Liked by 1 person

  5. I so love hearing your perspective. So many things I just did not know. I never thought that inspirational could be viewed in a negative way, but I can see now how it can definitely been insulting. Like somehow your existence is so pitiful that the fact that you are living alone is inspirational. That is a slap in the face. Thanks for opening my eyes!

    Liked by 1 person

  6. Wow, this is thought provoking and so very well written/’said’ Lily. That video is great, can’t wait to share it with some people– thanks for sharing it!!

    One of my husband’s friends has been wheelchair bound for years and he (my husband) always tells me that you ‘can’t notice the chair’ — because ‘if you pay attention to the chair you lose sight of Jason and there’s nothing Jason hates worse than to be seen as disabled instead of simply seen as himself.’ Sometimes I think my husband goes a little too far with that though as they have had some ridiculous ‘adventures’ over the years, pushing the limits of that wheelchair, it’s literally been covered in mud before, LOL.

    But I do think that type of thing can be a form of objectification (as was mentioned in the Ted Talk). And I think that in our human nature we tend to objectify people to distance ourselves, both from each other and from truly getting to know the ‘good bad and ugly’ inside of ourselves as well. I also think pride fits in here somewhere too. I mean, just because someone else has a broken leg doesn’t mean your paper cut isn’t going to hurt and to pretend it doesn’t hurt so that you don’t look bad ‘because other people have it so much worse and how dare I complain’, can be a form of ‘false humility’, which is pride-based…and I think that knee-jerk reaction of labeling disabled people as ‘inspiring’ can be a form of false humility (or something).

    You have definitely given me a lot of food for thought. Excellent post.❤️

    Liked by 1 person

    1. Thank you, Salt! ♥ I hope that I am like your husband’s friends in that people see me before the chair; I think that caring for my appearance and smiling a lot helps with that. But I guess it’s not so bad if people see me and the chair as a package deal, since so much of who I am has been influenced by what I went through in younger years and what I still go through now. The false humility idea in relation to this subject is really interesting; I like your musings, especially that last sentence about it being a knee jerk reaction–great point!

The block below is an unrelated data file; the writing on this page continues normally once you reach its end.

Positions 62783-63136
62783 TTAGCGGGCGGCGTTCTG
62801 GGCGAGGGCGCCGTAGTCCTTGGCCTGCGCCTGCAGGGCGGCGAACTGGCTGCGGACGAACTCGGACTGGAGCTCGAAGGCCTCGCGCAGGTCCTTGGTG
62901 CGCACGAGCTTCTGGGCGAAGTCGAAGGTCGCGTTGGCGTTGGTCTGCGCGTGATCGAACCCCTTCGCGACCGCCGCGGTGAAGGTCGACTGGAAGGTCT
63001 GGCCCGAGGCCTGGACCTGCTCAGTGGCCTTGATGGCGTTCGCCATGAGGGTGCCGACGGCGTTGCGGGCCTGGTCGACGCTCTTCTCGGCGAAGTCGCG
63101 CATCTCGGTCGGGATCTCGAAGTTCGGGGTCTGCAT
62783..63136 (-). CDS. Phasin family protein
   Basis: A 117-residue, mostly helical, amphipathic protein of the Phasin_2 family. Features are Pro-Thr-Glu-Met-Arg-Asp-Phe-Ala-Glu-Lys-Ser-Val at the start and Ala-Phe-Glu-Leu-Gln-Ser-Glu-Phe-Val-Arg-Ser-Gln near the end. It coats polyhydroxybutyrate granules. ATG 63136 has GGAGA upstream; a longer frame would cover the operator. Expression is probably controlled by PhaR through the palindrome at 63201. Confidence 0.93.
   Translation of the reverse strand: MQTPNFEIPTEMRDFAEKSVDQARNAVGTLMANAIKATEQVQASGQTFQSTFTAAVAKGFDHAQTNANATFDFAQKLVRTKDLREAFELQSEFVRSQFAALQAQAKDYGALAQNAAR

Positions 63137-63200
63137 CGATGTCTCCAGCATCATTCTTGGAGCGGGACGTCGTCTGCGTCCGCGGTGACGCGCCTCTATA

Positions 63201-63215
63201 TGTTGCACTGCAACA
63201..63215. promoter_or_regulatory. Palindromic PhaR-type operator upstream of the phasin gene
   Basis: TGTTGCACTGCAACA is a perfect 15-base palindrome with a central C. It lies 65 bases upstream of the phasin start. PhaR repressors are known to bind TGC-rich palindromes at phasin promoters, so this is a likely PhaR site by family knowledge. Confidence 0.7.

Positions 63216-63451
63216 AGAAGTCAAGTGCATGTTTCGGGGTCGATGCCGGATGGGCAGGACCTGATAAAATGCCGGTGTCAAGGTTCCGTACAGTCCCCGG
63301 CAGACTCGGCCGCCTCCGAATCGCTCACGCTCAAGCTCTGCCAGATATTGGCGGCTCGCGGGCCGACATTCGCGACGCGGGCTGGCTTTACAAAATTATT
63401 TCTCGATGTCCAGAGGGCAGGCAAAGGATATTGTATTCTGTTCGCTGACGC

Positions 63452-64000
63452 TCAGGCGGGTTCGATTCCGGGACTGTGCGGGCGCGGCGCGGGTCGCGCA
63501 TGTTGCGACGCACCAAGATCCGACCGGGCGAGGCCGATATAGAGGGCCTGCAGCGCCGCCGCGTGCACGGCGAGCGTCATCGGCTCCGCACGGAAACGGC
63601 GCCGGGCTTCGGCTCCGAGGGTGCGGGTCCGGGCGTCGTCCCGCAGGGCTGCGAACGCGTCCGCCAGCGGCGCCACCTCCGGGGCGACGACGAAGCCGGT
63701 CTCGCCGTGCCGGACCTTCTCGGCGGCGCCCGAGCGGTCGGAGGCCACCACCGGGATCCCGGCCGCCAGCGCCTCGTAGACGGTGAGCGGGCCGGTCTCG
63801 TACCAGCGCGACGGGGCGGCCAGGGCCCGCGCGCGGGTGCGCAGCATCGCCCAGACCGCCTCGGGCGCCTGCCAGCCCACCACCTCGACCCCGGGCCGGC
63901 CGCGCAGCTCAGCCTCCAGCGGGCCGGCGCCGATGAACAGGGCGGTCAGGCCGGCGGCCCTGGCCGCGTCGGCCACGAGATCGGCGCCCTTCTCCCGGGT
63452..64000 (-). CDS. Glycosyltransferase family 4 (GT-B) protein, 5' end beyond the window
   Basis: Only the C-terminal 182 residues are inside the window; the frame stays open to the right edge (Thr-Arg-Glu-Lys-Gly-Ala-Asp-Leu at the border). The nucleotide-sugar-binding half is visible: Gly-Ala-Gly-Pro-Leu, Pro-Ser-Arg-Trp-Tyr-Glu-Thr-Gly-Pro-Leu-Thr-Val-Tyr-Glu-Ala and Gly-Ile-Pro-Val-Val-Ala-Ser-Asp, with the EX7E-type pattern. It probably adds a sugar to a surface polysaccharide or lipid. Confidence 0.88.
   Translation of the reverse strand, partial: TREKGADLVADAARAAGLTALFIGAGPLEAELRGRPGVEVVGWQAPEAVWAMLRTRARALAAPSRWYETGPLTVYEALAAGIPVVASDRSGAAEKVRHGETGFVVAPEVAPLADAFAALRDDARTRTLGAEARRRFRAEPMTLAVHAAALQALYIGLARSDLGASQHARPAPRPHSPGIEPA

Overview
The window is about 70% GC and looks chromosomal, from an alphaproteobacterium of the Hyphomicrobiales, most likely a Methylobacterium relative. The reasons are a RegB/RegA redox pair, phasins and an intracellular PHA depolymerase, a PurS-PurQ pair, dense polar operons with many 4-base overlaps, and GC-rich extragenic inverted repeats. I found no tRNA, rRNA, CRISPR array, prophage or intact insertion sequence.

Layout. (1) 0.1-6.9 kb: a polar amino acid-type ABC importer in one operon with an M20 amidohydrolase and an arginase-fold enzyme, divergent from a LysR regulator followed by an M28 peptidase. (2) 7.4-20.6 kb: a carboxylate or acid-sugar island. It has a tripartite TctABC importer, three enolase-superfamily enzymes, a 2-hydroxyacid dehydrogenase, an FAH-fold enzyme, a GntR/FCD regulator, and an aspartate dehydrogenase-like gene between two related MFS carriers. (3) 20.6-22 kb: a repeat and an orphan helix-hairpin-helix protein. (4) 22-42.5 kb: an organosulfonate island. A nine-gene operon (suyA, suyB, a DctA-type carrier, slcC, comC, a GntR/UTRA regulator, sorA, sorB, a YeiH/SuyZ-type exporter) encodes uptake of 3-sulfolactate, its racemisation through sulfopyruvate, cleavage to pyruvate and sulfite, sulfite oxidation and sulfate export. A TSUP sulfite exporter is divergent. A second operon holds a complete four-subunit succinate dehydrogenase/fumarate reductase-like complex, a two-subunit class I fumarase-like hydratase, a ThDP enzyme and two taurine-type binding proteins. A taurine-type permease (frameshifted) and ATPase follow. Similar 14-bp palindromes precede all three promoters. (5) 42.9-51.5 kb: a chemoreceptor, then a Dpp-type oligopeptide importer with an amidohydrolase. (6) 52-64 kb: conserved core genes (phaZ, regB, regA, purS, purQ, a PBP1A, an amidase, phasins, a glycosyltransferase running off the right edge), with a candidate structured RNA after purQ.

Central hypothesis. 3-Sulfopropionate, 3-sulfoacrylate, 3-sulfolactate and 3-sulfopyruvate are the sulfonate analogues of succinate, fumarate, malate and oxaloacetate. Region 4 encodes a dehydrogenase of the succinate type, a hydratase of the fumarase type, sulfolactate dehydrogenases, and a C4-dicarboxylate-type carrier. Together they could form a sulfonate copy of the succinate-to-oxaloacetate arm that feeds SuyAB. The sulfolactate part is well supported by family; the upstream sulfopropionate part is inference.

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  7. I think of you as inspirational because of your spiritual and mental/emotional perspective. Many people, whether they have a physical disability or a chronic illness or just a set of really crappy circumstances beyond their control, could easily become bitter, woe-is-me, or some other destructive way over the hand they were dealt. I have no doubt you have your bad days just like we all do, but your overall attitude seems to be one of positivity, and love, hope and determination. Those are qualities that inspire me, whether you’re in a chair or not.

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  8. Hi Lily, thank you for this post. I suffer from multiple disabilities and am regularly called an inspiration. A double edged sword, some people say it because they believe it and others say things just for the sake of it (I think). I have a young friend that lives in France that called me a “cripple” recently. I told her that for most people living with a disability that word is old fashioned and would also find it offensive. She told me there is no other word in France and then said something about my handicaps. I told her that “handicap” should really only be used to describe your golf stroke. Being struck down with multiple disabilities has been the defining moment of my life. I lost the respect of the people closest to me and have been constantly facing disrespect since.
    I also hate it when people compare what I have been through to what they are going through, it feels like – what am I a yardstick for pain and suffering?
    I try and take these sorts of unsolicited compliments with a grain of salt, most people are morons.

    Liked by 1 person

    1. Thanks for your comment, Andy. I totally relate to everything you said. Yes, the term can be a double-edged sword, because it can seem authentic or patronizing depending on the situation. That is interesting in a slightly sad way that French people predominantly use the word cripple. And yesss, totally feel you on the yardstick of pain and suffering idea. People who were going through something rough have said to me, “I still wouldn’t trade places with you.” Uhh, thanks? Oh, well. Stay strong and smart, Andy–people like us will change people’s perceptions little by little.

      Liked by 1 person